There’s a lithe young man stretched out on the floor trying to plant a flower sticker under a bed while two adolescent boys giggle as they predictably place their blooms in a lavatory bowl. Not far away, barefoot strangers lie still, gazing at the ceiling, snuggling into a woolly rug. And in a nearby dark room, a woman rotates slowly, her attention focused intently on her feet. This behaviour, which would be odd enough in the privacy of one’s own home, is even more peculiar in a public place. Art, it seems, makes people do strange things, or do ordinary things in strange ways, and this is especially true of the work in the National Galelry of Victoria’s (NGV) inaugural NGV Triennial, an exhibition currently on show at NGV International in Melbourne.
This consciously ambitious undertaking is replete with works that catalyse spatial and environmental awareness – including Flower obsession by Yayoi Kusama, Santa Cruz River by Alexandra Kehayoglou and Moving creates vortices and vortices create movement by TeamLab referred to above. The exhibition gathers together more than 100 contributors from 32 countries. And though the predominant content is from the fine art world, the inclusion of architecture and design material is both explicit and pervasive. Make no mistake, this show is a blockbuster not only because of its size and crowd-pulling appeal, but also because of its multidisciplinary scope.
The exhibition’s sprawling ambit has been organized into five thematics – movement, change, virtual, body and time – and the catalogue is splendidly comprehensive: a who’s who of incisive, readable essays. It’s also a pure bargain for its tactile graphic design. But like many curatorial agendas, the conceptual labels seem less vital to appreciating the event than an impulsive wander through it guided by, or perhaps trying to avoid, the milling crowds.
Art galleries are the new cathedrals of our secular age. Once solid bastions of culture and obligatory fodder for tourist itineraries, they are increasingly places of delight, diversion and transcendence. We visit them on a regular basis, for a stimulating family day out as much as for didactic instruction. If the line between “high art” and entertainment has been blurred in the NGV Triennial, so much the better, just as the boundaries between art, design, craft and technology dissolve with the deliberate placement of Triennial pieces within the NGV’s permanent collection.
Spatiality and dynamic sensory effect have become prime tactics in contemporary art practice, and architecture is a clear beneficiary in this expanded field. Simultaneously, architectural research uses exhibitions and curations to explore ideas outside mainstream practice. The NGV has a sustained tradition of understanding this relationship and the Triennial builds on the successful Melbourne Now exhibition of 2013, which included core components of architecture and design. In addition to the gallery’s annual NGV Architecture Commission, NGV Triennial embeds more than a dozen primarily architecture and design works into the exhibition, and these works bookend and punctuate key pathways through three floors of globally significant art. The major design works include the pavilion-scale Victoria Amazonica by Estudio Campana (in collaboration with Yarrenyty Arltere Artists and Elliat Rich), Roland Snooks’s Floe (part of NGV Triennial Extra, a 10-day summer festival in January), Melbourne School of Design’s participation in the multimedia editorial project Triennial Voices, which features a Jetsons-like bar,and the 2017 Architecture Commission, Garden Wall by Retallack Thompson and Other Architects. In turn, these works offer sensory immersion, intellectual stimulation or gentle reflection and remove when the sheer density of the exhibition becomes overwhelming.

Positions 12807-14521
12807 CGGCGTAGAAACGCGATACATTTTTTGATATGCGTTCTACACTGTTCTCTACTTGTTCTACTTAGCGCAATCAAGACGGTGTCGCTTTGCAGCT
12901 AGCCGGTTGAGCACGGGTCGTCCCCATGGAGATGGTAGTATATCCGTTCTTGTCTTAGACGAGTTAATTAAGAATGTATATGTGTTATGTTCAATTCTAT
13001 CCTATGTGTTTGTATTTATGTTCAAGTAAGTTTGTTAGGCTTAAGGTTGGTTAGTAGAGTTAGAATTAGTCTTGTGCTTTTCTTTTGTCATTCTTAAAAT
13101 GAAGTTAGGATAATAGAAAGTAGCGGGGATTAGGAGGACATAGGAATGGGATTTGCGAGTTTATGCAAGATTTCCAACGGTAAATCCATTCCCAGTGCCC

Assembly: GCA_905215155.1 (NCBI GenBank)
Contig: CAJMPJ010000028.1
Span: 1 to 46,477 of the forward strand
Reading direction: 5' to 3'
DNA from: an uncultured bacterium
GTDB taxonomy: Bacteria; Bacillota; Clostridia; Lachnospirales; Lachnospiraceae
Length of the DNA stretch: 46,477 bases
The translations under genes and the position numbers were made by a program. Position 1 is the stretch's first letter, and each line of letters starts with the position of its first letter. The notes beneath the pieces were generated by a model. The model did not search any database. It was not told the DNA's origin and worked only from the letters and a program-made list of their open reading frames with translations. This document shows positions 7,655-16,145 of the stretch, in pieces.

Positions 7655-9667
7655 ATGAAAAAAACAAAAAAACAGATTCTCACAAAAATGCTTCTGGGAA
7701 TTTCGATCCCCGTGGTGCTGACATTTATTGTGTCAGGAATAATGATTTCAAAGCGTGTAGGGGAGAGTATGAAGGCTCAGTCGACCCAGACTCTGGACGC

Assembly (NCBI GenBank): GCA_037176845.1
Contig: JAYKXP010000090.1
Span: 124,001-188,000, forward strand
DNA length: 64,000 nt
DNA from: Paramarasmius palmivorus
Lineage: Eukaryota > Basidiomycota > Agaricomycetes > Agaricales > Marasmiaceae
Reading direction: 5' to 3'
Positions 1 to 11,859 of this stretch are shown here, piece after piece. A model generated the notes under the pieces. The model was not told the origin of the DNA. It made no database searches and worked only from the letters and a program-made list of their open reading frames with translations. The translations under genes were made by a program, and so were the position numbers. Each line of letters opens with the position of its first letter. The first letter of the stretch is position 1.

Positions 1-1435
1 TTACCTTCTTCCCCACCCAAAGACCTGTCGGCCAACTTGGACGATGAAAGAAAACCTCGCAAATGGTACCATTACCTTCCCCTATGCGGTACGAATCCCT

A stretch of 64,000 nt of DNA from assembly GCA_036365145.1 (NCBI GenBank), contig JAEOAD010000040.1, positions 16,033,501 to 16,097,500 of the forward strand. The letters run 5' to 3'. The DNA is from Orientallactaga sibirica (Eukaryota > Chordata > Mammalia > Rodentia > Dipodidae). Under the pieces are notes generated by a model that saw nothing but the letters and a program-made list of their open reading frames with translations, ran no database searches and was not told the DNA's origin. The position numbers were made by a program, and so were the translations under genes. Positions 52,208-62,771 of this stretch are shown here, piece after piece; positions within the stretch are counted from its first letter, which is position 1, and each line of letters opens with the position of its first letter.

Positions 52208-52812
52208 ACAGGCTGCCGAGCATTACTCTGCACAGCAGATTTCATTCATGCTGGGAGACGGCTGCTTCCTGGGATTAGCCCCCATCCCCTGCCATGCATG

If the thematic curation is a little unconvincing, the overarching strategy of the journey through the show is clear. It’s classic “activated ground plane” stuff with the most interactive, accessible and dazzling installations found on the entry level. Beyond Xu Zhen’s massive Eternity-Buddha in Nirvana…, a statue of a reclining Buddha adorned with Greco-Roman, Renaissance and Neoclassical nudes, Snooks’s robotically-produced monolith, Floe, is calmly beached in the lofty nave of the Great Hall for a short time. A drift of cool mist surrounds what is perhaps the most literally atmospheric architectural work in the Triennial. A collaboration with sound artist and fellow RMIT academic Philip Samartzis, Floe evokes an experience of being around and inside an iceberg, using field recordings of Antarctic glacial accretion. The soundscape is sublime (if one can suppress the immediate urge to micturate brought on by its preliminary gurglings and tricklings). Listening to crunching, grinding plates of ice moving against each other, while sitting in the nacreous glow of the inner sanctum, may be a benign hypothesized version of the real thing, but it is authentically transporting. Overlapping translucent polymer panels create a modest meditative space for a handful of people: I watch a priest, a senior couple and young mother with toddler all settle, close their eyes and sink into Buddha-like smiles of their own.